Fulfilling a Promise

Constance Carroll (center), chancellor of the San Diego Community College District, and San Diego Mayor Kevin Faulconer (left of Carroll) with college trustees and students at the launch of the San Diego Promise program. (Photo: SDCCD)

An educated citizenry, Thomas Jefferson once said, is vital for our survival as a free people. At the San Diego Community College District, the tuition-free San Diego Promise program not only provides access to a high-quality college education, but a path toward earning a degree that, on average, will yield an income $10,000 higher annually in California – or more than $400,000 over the course of a student’s working lifetime – than someone with just a high school diploma.

The San Diego Promise has served nearly 4,400 students since its inception as a pilot program in the fall of 2016 with an initial cohort of just 186 undergrads. Promise alumni have transferred to public and private universities throughout California and beyond, pursuing their dreams and expanding their possibilities. Others have launched successful careers. The program’s rapid growth demonstrates a need that the San Diego Community College District, its donors and its educational partners are committed to meeting.

The students it serves

The San Diego Promise is about leveling the playing field for students whose financial situation might have kept them from earning a degree and who have been historically underrepresented and marginalized at colleges and universities. According to a comprehensive new report by the San Diego Community College District’s Office of Institutional Research and Planning analyzing the San Diego Promise’s impact, Latino students comprise well over half of the program’s students, even though they make up less than 40 percent of all students in the district. San Diego Promise students are also more likely than their non-Promise peers to identify as first-generation college students and also are more likely to receive need-based financial aid and utilize Extended Opportunity Programs and Services (EOPS).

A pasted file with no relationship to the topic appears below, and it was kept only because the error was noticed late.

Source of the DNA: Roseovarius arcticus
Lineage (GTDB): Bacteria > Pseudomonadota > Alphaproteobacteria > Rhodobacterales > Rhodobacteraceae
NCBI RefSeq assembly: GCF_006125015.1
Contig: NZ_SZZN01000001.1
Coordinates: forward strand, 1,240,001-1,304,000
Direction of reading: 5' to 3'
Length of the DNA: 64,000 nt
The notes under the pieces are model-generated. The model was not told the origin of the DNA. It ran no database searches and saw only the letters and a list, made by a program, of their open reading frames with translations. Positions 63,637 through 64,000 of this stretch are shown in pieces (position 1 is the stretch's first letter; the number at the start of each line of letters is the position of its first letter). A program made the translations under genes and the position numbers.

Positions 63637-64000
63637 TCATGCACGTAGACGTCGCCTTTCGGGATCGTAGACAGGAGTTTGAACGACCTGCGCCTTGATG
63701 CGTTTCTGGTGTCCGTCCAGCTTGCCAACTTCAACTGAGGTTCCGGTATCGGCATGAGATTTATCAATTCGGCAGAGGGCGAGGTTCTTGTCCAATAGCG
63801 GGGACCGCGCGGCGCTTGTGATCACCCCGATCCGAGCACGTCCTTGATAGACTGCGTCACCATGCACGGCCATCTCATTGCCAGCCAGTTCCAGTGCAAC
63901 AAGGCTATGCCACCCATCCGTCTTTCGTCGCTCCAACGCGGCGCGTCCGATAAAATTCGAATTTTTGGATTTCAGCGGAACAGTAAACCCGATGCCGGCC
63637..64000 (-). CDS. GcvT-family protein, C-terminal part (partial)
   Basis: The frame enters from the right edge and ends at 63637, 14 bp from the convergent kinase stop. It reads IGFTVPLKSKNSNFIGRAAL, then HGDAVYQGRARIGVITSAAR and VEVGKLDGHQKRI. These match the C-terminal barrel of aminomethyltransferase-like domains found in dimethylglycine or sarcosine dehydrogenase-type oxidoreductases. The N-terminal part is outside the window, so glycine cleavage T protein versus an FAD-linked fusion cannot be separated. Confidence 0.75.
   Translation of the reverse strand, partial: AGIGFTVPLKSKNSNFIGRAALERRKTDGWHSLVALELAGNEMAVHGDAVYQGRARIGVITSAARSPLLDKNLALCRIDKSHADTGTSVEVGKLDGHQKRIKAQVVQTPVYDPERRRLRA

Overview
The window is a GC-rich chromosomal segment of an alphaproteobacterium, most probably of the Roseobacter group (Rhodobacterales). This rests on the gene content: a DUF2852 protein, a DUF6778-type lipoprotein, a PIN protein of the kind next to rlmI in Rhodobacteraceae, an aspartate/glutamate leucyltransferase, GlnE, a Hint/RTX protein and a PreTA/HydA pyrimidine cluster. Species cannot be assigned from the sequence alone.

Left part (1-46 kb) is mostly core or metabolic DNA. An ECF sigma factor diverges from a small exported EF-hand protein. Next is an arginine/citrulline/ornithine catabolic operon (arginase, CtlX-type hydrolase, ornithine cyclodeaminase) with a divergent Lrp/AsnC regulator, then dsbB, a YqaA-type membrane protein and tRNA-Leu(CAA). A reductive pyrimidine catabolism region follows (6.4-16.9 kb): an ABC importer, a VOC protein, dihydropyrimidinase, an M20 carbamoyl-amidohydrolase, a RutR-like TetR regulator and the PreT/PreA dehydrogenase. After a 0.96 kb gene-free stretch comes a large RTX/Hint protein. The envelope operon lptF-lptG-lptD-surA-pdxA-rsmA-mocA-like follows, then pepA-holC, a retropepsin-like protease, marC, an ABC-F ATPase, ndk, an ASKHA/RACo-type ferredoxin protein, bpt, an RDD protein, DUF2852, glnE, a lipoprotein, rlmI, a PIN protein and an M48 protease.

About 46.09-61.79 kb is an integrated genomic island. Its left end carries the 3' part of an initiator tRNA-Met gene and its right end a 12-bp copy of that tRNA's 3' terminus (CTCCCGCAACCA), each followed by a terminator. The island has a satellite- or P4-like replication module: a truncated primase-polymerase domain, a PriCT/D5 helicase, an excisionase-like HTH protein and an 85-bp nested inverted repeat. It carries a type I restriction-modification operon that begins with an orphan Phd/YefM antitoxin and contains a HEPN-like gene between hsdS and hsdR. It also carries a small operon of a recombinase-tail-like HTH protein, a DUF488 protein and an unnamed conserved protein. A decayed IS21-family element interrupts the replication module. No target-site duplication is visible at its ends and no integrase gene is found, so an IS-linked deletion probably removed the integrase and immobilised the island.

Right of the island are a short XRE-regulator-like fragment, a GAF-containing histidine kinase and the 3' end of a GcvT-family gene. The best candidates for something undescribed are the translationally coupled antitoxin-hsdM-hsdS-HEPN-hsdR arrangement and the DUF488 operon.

Students say the program makes them feel more directed, focused, supported and connected. Not surprisingly, they are more likely than their non-Promise peers to attempt and complete 12 or more units per term and earn a degree. In the first year of the program, for example, San Diego Promise students were far more likely to have a grade point average of 3.0 or above than their non-Promise peers and were less likely to drop a class or leave school, a trend that continued with students in the 2018-19 San Diego Promise cohort.

This program was not created in a vacuum; in the United States, more than 300 college Promise programs have been launched in 44 states. At a time when California is projected to face a shortfall of workers with some college education but less than a bachelor’s degree by 2025, and with the Federal Reserve Bank reporting a nearly incomprehensible $1.5 trillion in student debt nationwide, Promise programs will remain integral to growing and sustaining our economy.

More than just help with tuition

The San Diego Promise works because students are provided with wrap-around support, in addition to receiving textbook grants and having their tuition waved. All participants, for example, must develop an educational plan mapping a detailed pathway toward realizing their goals. They must meet with a counselor, submit a progress report, and complete a college readiness course. They must remain full-time students, maintain a minimum GPA of 2.0 and stay engaged on campus.

Students report feeling valued and connected through these activities – some possibly for the first time in their educational careers.

As the San Diego Promise continues to grow, the San Diego Community College District will increasingly rely on the generosity of community partners to help fund additional support for these deserving students.

About the Author

Constance M. Carroll
is chancellor of the San Diego Community College District.